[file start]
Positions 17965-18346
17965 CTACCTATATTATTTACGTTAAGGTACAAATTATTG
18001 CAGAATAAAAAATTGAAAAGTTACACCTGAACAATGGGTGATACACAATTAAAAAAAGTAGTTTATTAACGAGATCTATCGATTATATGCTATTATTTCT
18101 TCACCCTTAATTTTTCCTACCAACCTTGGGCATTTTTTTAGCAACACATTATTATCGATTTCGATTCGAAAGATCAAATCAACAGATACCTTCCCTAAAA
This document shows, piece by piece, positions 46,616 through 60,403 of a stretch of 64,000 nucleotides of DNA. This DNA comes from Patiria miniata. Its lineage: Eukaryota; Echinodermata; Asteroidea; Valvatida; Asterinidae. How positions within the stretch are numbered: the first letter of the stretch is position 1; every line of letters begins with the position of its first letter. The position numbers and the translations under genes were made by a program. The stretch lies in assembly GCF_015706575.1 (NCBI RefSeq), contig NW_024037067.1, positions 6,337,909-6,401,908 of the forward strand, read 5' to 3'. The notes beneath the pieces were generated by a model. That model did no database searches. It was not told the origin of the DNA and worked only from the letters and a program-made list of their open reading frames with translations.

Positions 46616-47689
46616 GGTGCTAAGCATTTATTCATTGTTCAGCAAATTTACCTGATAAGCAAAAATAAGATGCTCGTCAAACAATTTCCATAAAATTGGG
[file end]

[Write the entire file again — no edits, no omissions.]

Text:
Positions 17965-18346
17965 CTACCTATATTATTTACGTTAAGGTACAAATTATTG
18001 CAGAATAAAAAATTGAAAAGTTACACCTGAACAATGGGTGATACACAATTAAAAAAAGTAGTTTATTAACGAGATCTATCGATTATATGCTATTATTTCT
18101 TCACCCTTAATTTTTCCTACCAACCTTGGGCATTTTTTTAGCAACACATTATTATCGATTTCGATTCGAAAGATCAAATCAACAGATACCTTCCCTAAAA
This document shows, piece by piece, positions 46,616 through 60,403 of a stretch of 64,000 nucleotides of DNA. This DNA comes from Patiria miniata. Its lineage: Eukaryota; Echinodermata; Asteroidea; Valvatida; Asterinidae. How positions within the stretch are numbered: the first letter of the stretch is position 1; every line of letters begins with the position of its first letter. The position numbers and the translations under genes were made by a program. The stretch lies in assembly GCF_015706575.1 (NCBI RefSeq), contig NW_024037067.1, positions 6,337,909-6,401,908 of the forward strand, read 5' to 3'. The notes beneath the pieces were generated by a model. That model did no database searches. It was not told the origin of the DNA and worked only from the letters and a program-made list of their open reading frames with translations.

Positions 46616-47689
46616 GGTGCTAAGCATTTATTCATTGTTCAGCAAATTTACCTGATAAGCAAAAATAAGATGCTCGTCAAACAATTTCCATAAAATTGGG